• The JS code is compiled to Java byte code
    • By default, all references to Java types need to be fully qualified.
      • The solution is to use JavaImporter, ex. new JavaImporter(java.io).
      • or… var JString = java.lang.String;
    • Overloading works despite JS doesn’t have it.
      • There is a way to enforce a particular method usage — ex. ['valueOf(double)'](5)

Gerrit Code Review or Github’s fork and pull? Take both! by Luca Milanesio

This talk was mostly about presenting Gerrit and comparing it with GitHub. Luca appeared to be very nice presenter. He did a great job presenting Gerrit and wasn’t scared off even by broken microphone :) The talk and product itself was so good that we decided to give Gerrit a try in our day-to-day work!

  • GitHub makes your project visible. It’s fun to collaborate there.
  • However, the GitHub problem are many forks (pull requests based approach)
    • Jenkins team asks not to create new pull requests because there are too many of them and they can’t really manage them
  • Gerrit tries to avoid throwing commits over the fence: „I’ve created pull request, now it’s up to you”
  • Gerrit tries to connect advantages of both, because it integrates with GitHub nicely, i.e. it syncs back to it, however it protects from unmerged forks ocean.

JavaScript Design Patterns by Pratik Patel

JavaScript Design Patterns was the last one for us during the day two of 33rd Degree 2014. We all were kinda tired but Pratik managed to put yet another spark of life in all of us. Kudos for that :)

The talk itself was really good prepared. Although we were familiar with most of those concepts, the way they were presented really helped to neaten them in our heads.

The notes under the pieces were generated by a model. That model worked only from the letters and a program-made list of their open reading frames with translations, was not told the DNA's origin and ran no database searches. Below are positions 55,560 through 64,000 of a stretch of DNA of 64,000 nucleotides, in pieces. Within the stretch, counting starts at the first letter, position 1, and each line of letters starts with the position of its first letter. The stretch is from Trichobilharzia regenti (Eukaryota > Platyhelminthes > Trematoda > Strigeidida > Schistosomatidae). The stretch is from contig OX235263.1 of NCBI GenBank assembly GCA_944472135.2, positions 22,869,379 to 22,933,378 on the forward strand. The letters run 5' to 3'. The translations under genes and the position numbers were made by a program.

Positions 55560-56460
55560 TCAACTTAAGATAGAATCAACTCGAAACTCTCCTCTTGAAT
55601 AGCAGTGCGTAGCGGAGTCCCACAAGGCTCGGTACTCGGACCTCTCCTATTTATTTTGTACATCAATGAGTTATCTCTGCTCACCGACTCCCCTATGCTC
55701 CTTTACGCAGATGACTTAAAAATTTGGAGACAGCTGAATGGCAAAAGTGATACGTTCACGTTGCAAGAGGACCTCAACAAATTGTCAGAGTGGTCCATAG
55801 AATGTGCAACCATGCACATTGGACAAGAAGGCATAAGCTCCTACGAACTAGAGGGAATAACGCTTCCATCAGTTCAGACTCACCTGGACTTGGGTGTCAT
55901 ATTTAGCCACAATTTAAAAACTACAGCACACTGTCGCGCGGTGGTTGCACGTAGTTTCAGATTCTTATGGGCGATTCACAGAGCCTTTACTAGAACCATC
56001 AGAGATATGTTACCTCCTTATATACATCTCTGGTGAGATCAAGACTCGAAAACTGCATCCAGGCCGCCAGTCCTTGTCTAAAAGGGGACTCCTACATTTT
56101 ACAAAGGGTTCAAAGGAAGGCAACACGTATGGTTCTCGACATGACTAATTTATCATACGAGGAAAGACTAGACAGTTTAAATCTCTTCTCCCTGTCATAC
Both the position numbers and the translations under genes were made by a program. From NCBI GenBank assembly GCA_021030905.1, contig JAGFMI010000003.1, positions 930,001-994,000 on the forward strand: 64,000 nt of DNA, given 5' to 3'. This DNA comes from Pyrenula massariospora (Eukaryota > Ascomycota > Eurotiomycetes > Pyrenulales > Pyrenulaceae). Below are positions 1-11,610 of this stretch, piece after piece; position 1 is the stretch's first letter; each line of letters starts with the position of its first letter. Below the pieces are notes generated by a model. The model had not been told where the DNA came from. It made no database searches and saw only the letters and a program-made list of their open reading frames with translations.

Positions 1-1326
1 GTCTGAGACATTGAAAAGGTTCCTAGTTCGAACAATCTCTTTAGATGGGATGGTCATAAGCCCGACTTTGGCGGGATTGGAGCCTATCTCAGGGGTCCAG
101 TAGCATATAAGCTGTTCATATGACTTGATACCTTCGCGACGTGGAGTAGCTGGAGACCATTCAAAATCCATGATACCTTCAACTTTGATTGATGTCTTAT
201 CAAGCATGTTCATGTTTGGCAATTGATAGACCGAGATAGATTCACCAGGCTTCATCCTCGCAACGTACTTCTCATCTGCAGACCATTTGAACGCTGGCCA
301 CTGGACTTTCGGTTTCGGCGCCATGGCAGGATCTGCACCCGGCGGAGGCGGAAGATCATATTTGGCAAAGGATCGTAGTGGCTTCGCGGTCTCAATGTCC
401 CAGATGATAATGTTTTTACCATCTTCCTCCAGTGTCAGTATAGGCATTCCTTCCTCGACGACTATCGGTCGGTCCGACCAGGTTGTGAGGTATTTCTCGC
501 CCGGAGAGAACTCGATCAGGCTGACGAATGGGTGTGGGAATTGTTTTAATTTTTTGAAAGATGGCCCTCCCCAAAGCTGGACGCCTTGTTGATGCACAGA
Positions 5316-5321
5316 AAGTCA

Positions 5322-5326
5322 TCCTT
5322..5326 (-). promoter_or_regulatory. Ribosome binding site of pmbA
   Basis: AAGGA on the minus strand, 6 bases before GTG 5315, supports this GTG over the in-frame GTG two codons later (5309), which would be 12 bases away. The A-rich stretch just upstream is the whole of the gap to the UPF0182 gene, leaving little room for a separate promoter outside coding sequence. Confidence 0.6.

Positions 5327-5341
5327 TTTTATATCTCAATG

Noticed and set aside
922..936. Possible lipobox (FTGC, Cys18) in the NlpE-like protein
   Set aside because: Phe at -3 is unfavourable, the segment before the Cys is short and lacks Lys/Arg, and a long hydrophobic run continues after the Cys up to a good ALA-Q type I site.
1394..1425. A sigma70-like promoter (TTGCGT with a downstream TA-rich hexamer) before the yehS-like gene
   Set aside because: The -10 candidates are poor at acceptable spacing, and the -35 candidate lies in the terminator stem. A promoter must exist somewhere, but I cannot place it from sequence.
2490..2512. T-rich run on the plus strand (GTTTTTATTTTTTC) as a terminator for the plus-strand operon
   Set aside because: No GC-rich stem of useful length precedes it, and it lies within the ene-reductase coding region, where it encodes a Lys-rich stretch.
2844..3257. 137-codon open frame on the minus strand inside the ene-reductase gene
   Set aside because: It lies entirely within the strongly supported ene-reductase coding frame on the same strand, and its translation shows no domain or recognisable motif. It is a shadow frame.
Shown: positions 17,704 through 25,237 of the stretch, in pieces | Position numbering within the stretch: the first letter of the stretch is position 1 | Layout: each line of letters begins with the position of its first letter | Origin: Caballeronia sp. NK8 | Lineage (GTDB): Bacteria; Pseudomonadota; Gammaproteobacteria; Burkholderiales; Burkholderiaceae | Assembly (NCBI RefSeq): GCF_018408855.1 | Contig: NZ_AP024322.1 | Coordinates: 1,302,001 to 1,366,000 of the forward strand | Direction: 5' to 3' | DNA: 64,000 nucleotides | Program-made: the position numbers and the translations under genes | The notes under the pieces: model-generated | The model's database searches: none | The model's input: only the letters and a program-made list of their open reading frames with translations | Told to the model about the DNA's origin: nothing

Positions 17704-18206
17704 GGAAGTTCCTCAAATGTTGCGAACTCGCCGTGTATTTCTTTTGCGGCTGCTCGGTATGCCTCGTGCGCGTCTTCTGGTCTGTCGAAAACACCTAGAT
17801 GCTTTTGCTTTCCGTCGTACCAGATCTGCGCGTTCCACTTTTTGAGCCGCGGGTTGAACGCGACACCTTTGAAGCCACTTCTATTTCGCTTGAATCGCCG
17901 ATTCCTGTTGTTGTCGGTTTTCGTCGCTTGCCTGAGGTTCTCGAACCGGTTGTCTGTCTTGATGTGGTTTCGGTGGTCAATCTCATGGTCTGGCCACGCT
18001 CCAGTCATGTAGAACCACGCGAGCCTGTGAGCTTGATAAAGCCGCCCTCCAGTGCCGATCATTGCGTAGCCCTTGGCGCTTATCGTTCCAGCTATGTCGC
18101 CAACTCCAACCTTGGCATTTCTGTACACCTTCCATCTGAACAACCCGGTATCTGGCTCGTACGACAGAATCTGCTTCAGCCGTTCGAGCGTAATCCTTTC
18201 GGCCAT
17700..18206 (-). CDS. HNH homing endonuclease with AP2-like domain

Actually, it was kinda similar with the last talk of day one… Maybe it’s kinda Conference Design Pattern to schedule recap talks for the end of the day :)

Here are main points we want to point out:

  • Namespaces are objects. Beware of memory issues.
    • You cannot expose properties in immediate function call result
    • DI substitute is passing object into immediate function call
  • PubSub pattern in Backbone. Also trigger/on in jQuery.
    • Only one context, one browser tab
  • Command pattern
    • with Class[function].apply(Class, paramsArray);
    • can also be used to mock AOP
    • is used in frameworks like Backbone to set properties on domain objects
  • Backbone.Model.extend is Factory pattern implementation
  • Better to use mixins and other technics than prototyping inheritance
  • JS does not use MVC broadly
    • MVVM – model, view, view model; MVP – model, view, presenter
  • JS is single threaded and asynchronous in its nature
  • http://todomvc.com shows how to implement the same app — TODO list — using different JS frameworks and approaches.